Whether you use Da Vinci for pleasure or profession, editing videos can sometimes be a painstaking process. I think we can all agree that saving time while working more efficiently would be the ultimate goal.
This might lead you to purchase a keyboard or a control panel designed specifically for Da Vinci Resolve editing.
There are some hefty advantages to these devices, making lighter work of those video edits, while also making you feel as if you're flying some sort of spaceship.
However these "spaceships" have their fair share of disadvantages. They can be clunky, complicated, unergonomic, and often limited to Da Vinci only.
But, if you like to take mini breaks during video edits to reply to emails, surf the web, or catch up on some casual DOTA? This leaves the option of using only a regular keyboard to edit your videos.
With game commands varying from program to program, along with a dire need for more shortcuts; using a regular keyboard can start to feel like a bit of a drag.
Split programmable keyboards come with the ability to add numerous layers that can be switched at the tap of a key. Essentially, you'll the ability to build your own Da Vinci Resolve control panel.
Aside from having your very own Da Vinci control panel, you can program up to 10 layers into your Raise or Defy, complete with LEDs under each key for easy classification.
To show some Da Vinci-based layers in action, the man behind the magic here at Dygma Studios, David Moreno has given us access to his:
As you can see, he switched from a regular typing keyboard to his Da Vinci layers setup and removed the right half of the Dygma Raise as he won't be needing it.
Maximizing this side and programming the keys to have all the functions needed for editing means his right hand can simply be used for his mouse. No longer needing to switch from mouse to keyboard to mouse to keyboard.
He has color-coded each key for function recognition:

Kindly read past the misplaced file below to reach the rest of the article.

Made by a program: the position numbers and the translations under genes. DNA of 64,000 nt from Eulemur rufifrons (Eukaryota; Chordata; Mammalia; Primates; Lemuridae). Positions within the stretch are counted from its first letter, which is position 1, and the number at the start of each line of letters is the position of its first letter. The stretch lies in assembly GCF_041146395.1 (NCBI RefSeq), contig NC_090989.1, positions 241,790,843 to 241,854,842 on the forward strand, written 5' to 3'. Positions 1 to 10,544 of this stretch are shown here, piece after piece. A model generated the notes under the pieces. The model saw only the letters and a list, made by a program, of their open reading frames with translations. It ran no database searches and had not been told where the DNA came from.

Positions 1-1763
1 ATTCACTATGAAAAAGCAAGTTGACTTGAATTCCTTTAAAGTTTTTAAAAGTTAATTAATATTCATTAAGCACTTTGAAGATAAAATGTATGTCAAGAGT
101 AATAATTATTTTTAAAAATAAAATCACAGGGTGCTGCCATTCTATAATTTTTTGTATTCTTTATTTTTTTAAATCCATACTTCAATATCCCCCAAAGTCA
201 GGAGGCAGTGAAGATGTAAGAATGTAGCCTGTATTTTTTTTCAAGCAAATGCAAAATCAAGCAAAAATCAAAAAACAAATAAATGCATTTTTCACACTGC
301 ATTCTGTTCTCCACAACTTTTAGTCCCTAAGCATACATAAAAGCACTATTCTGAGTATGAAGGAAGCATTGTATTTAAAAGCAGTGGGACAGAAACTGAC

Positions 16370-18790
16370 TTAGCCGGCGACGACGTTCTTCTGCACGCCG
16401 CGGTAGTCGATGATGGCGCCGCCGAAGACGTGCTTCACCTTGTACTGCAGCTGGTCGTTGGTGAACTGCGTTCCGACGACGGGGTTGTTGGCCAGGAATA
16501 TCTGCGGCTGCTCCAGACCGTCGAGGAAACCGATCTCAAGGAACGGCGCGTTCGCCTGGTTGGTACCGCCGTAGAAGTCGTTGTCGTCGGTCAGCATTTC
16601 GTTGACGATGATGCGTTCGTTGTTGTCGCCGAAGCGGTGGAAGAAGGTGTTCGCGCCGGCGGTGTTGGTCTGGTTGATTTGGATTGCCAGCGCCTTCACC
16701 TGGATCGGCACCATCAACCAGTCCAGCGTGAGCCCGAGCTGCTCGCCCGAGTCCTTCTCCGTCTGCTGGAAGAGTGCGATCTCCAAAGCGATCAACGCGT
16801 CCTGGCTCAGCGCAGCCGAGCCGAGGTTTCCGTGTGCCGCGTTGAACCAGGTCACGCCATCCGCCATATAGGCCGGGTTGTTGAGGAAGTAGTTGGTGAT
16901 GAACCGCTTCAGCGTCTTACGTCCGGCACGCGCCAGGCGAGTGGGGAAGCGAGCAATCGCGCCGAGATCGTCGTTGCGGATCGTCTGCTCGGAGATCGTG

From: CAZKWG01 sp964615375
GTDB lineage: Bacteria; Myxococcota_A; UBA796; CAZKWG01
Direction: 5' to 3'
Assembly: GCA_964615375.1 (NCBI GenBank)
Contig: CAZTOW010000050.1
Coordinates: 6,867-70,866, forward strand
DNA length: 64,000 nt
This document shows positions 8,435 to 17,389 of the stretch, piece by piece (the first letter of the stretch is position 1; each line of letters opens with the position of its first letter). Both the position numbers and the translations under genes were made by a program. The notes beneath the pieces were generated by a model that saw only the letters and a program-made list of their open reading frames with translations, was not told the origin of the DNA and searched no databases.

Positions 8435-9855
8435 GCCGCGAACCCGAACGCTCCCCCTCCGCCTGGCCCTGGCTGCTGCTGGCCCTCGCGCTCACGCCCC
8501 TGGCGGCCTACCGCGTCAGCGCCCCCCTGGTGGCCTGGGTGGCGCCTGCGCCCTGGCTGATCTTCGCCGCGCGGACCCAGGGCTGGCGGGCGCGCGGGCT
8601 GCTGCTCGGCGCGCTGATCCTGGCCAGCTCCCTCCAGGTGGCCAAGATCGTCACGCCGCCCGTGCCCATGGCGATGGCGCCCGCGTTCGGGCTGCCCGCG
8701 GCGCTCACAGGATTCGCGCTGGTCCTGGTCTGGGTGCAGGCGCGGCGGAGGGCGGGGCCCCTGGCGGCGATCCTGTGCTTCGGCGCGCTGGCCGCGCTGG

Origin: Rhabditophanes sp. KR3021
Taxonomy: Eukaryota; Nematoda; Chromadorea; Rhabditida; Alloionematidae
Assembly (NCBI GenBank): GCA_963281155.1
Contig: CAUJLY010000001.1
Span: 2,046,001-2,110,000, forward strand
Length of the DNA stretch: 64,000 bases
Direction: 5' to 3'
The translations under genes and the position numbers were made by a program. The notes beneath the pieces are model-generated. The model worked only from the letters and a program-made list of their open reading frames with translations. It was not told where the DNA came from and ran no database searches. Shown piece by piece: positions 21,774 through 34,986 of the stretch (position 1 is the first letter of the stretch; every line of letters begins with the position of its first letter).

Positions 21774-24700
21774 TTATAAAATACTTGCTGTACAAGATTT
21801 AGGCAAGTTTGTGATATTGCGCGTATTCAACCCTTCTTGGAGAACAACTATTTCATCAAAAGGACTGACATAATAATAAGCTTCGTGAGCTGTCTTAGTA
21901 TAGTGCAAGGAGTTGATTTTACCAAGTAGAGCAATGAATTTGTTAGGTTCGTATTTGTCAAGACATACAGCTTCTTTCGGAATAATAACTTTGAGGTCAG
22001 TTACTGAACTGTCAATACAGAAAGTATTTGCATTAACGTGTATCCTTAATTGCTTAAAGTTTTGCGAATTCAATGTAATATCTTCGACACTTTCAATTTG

Purple keys have the same functions as a regular keyboard. Escape here, Tab, and then Left Command because he is using a Mac.
Pink keys at the top are CTRL left and right, and with these, allowing him to quickly switch between each desktop.
For the Green keys he has moved the N and CMD+M, which are found on the right side of the keyboard, to here. They allow him to easily access the Magnet and Link functions when using Da Vinci.
Moving onto the bulk color of his layer setup, the Red keys.
Starting at the very bottom of his keyboard, with the underrow thumb keys. They allow him to easily zoom in and zoom out when using the mouse. While the left underrow thumb key allows him to easily scroll from left to right.
Above these keys, usually where a standard spacebar would be, he has the Command B and Command Z keys. Nice and simple, one key allowed him to cut, and the other key allowed him to undo.
Then he has the Command C to copy and Command V to paste. Standard, basic-bitch business, at the tap of a single key.
He also has ALT+V there to paste the clip attributes to another clip. And this led him to the ENTER key in light blue that he had there, which he pressed with his pinky to apply the settings.
Then, moving on up, he had the F, D, and A keys. They were in the same position as a regular keyboard because he was already used to them.
The F key takes him to the original RAW file, allowing him to check the selection and the D key mutes a clip once selected. The A key is the regular selection tool.
Above these keys, nearer the top of his Dygma Raise, he has the T key, which was his trimming T.
Then he had the Command R key, which gave him the speed selection of the clips being edited.Finally, he has the R key, which allowed him to change the speed or invert a clip with a handy little popup.
Then he moves the I and O keys there, colored them white. These represent the Input and Output functions of Da Vinci. He can take a portion of a clip using these keys in 2 simple clicks.
The lone Dark Blue key in the center of his keyboard half is his delete key. It can delete clips and empty spaces, just like that! Last but not least, his Shift key right at the very top allowed him to select everything.
David has fully utilized the majority of his keys, enabling him to work without his hand ever leaving the keyboard.
His goal for the future is to move the alpha keys on the right side there to the left so he can eventually type just by using the left half of the keyboard. The same way as he did with the right.
At Dygma, we're focused primarily on ergonomics, but increased functional ergonomics is possible with these kinds of tricks and hacks a programmable keyboard isn't just for increasing efficiency on Da Vinci Resolve!
With up to 10 programmable layers, you can build your own personal control panel for all the programs that you use the most, allowing your programmable keyboard to be an all-in-one setup gives you the power to make it adapt to you.
If you are interested in diving into the possible layers of another well-known program check out this video:
Thanks for watching, and in the wise words of Obi-Wan Kenobi, to infinity, and beyond!